Engagement in and learning from video instruction: Moving on from heuristics and hype

Year: 2019

Author: Lodge, Jason, Brazil, Jonathan

Type of paper: Abstract refereed

Video is rapidly becoming a key medium for the delivery of instruction at all levels of education. This trend is particularly evident in the higher education context where videos have been core elements of blended and online learning and in Massive Open Online Courses (MOOCs). Despite the near ubiquity of videos in some educational environments, the evidence about the most effective design and production of video instruction remains underdeveloped. Established bodies of research and theory such as Mayer’s (e.g. 2009) Multimedia Learning Theory (MLT) provide some guidance as to the most effective approaches for delivering instruction in multiple mediums (visual and auditory). Despite the extensive research on video instruction into and based on MLT (see Fiorella & Mayer, 2018), the design and production of videos are guided predominantly by heuristics gleaned from large scale observations (e.g. Guo, Kim & Rubin, 2014) rather than through evidence from rigorous experimental studies (Lodge et al., 2017). In this presentation, we will describe a program of experimental research aimed at determining which design and production elements lead to tangible enhancements in student learning from video instruction. Over the course of a set of interlinked studies, we have tested variations in visual and auditory design, delivery timing and the use of question/answer formats. Overall, the results of these studies suggest that relatively small and simple manipulations of design and production can reap great benefits to student learning. Of practical importance, many of these manipulations do not incur high production costs and can, therefore, be easily implemented.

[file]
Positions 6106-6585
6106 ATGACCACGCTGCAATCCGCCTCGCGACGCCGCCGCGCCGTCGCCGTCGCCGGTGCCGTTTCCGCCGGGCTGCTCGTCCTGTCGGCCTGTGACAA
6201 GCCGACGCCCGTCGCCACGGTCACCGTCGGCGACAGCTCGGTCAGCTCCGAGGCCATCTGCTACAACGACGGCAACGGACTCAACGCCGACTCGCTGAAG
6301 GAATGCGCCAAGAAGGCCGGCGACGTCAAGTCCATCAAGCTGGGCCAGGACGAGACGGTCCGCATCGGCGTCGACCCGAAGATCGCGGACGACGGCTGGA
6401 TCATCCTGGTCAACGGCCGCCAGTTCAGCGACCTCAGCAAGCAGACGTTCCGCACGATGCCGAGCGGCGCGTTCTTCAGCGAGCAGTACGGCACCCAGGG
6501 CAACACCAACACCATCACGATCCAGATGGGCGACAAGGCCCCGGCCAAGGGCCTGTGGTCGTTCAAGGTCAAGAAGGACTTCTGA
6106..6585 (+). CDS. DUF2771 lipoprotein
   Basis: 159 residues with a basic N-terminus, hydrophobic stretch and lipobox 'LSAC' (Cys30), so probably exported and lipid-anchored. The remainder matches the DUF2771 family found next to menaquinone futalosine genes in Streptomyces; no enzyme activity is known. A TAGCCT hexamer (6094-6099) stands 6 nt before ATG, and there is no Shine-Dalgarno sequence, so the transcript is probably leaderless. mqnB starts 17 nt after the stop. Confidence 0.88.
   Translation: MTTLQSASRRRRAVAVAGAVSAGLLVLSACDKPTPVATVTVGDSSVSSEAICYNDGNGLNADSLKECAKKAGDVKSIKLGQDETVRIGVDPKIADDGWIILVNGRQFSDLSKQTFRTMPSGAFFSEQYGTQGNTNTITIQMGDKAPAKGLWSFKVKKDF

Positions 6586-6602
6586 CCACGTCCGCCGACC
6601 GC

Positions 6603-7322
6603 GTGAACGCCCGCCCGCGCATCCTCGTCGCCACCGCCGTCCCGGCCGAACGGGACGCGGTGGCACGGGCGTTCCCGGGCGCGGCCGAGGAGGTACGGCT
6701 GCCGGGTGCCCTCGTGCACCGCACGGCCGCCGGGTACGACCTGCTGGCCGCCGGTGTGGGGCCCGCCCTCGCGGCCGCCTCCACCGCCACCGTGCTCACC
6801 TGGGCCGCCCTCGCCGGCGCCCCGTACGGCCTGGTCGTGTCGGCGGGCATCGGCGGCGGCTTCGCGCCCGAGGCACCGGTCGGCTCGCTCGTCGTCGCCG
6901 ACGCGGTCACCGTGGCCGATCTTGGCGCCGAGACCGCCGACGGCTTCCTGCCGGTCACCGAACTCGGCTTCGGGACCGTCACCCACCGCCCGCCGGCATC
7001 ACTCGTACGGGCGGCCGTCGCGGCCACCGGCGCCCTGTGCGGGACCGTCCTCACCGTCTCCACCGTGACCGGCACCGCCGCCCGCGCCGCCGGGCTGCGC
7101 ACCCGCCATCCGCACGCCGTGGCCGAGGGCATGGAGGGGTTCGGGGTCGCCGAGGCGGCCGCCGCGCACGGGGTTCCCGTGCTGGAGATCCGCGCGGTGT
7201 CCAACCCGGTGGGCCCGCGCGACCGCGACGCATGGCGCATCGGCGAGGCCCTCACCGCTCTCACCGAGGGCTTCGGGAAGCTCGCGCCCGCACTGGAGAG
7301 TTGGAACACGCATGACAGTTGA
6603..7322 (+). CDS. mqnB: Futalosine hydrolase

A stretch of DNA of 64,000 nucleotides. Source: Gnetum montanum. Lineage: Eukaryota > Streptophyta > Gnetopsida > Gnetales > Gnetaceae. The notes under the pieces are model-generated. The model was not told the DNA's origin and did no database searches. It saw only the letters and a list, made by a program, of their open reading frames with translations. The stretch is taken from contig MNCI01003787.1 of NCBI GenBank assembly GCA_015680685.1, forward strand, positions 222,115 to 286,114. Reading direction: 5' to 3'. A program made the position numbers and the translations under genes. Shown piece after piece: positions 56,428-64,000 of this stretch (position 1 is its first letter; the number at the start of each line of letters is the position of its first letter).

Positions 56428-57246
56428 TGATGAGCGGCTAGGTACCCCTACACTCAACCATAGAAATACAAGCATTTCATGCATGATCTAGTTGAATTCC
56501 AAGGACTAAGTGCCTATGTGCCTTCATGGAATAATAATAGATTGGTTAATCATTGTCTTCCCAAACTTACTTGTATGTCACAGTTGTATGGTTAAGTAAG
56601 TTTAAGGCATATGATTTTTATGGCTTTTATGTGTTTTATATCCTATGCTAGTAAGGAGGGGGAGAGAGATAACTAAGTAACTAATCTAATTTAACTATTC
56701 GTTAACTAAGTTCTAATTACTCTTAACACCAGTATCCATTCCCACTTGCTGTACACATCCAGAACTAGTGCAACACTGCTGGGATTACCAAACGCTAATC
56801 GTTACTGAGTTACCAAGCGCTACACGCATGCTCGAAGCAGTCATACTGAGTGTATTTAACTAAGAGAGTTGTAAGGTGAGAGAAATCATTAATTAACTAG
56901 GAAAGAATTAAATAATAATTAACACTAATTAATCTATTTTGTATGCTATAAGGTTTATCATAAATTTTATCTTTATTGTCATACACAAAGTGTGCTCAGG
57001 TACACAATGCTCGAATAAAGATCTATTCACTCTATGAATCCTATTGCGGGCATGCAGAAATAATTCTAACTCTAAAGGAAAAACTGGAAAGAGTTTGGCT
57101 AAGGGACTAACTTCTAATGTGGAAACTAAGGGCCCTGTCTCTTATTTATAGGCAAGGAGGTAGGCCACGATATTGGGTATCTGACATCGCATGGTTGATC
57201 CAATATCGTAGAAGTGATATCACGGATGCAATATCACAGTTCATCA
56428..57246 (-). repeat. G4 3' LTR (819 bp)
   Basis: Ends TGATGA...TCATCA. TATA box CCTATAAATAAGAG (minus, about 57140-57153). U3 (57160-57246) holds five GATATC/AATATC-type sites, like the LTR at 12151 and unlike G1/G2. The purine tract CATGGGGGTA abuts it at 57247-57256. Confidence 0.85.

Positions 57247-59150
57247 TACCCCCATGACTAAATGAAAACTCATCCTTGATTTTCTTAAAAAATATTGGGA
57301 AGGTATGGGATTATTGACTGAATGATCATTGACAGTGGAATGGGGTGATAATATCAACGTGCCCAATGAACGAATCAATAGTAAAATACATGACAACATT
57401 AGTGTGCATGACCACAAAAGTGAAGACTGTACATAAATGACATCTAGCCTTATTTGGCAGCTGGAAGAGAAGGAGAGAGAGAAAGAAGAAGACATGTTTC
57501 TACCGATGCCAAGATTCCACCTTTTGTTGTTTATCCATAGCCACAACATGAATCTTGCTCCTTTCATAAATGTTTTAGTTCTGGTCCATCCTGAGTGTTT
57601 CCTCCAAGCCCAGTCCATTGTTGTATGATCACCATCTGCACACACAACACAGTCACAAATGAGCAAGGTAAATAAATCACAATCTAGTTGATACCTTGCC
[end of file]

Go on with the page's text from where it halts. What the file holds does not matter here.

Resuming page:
Fiorella, L., & Mayer, R. E. (2018). What works and doesn't work with instructional video. Computers in Human Behavior, 89 465-470. http://doi.org/10.1016/j.chb.2018.07.015

Guo, P. J., Kim, J., & Rubin, R. (2014). How video production affects student engagement (pp. 41–50). Proceedings of the first ACM conference on Learning @ Scale, New York, New York, USA: ACM Press. http://doi.org/10.1145/2556325.2566239

Lodge, J. M., Horvath, J. C., Horton, A., Venema, S., Kennedy, G. & Dawson, S. (2017). Designing videos for learning: Separating the good from the bad and the ugly. EARLI Conference, 2017, Tampere, Finland.

Mayer, R. E. (2009). Multimedia learning (2nd ed.). New York: Cambridge University Press.